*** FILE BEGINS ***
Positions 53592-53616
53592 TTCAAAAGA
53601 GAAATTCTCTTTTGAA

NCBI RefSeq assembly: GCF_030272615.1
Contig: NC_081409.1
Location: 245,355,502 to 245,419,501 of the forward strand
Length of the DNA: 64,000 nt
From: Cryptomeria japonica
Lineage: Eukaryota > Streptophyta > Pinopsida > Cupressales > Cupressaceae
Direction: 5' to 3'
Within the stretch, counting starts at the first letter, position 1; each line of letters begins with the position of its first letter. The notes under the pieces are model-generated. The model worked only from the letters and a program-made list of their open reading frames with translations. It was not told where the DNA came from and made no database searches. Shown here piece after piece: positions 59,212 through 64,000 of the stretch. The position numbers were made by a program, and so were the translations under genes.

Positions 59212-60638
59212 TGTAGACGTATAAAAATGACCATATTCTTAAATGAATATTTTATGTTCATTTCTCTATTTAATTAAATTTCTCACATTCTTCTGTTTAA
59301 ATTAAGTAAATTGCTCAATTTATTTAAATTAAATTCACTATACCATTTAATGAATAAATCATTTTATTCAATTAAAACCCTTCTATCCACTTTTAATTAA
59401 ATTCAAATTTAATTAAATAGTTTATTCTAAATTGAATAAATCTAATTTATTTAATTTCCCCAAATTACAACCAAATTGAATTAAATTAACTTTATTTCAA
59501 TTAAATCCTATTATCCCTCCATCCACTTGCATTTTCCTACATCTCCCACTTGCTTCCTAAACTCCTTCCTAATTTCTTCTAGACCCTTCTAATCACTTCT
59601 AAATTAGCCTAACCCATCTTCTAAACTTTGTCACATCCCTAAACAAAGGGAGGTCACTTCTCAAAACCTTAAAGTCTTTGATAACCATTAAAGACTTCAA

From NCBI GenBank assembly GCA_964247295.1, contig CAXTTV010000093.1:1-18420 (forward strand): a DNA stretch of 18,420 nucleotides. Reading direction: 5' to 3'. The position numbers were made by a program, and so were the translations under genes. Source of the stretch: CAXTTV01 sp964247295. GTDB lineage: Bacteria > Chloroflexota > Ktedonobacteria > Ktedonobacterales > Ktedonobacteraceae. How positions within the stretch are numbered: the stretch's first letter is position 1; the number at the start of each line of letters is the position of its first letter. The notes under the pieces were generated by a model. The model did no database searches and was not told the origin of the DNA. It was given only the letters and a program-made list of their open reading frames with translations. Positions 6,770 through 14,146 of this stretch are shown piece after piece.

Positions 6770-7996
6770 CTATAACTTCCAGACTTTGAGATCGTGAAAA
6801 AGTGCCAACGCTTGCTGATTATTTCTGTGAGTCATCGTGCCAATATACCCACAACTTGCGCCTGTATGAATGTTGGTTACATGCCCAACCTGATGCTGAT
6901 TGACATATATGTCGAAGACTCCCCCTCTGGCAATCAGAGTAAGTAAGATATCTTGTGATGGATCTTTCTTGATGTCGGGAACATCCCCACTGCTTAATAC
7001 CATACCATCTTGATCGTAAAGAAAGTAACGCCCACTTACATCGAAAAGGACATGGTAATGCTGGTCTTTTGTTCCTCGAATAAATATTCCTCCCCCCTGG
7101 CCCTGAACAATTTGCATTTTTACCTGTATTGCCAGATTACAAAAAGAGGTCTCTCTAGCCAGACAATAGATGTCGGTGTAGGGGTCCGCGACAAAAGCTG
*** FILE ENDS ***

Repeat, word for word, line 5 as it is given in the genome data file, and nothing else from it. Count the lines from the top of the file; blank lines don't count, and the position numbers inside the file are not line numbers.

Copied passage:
Contig: NC_081409.1